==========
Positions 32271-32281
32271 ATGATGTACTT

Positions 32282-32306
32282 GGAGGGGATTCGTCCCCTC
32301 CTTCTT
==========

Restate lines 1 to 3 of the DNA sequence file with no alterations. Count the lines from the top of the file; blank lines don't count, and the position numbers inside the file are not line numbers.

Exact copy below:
Positions 32271-32281
32271 ATGATGTACTT

Positions 32282-32306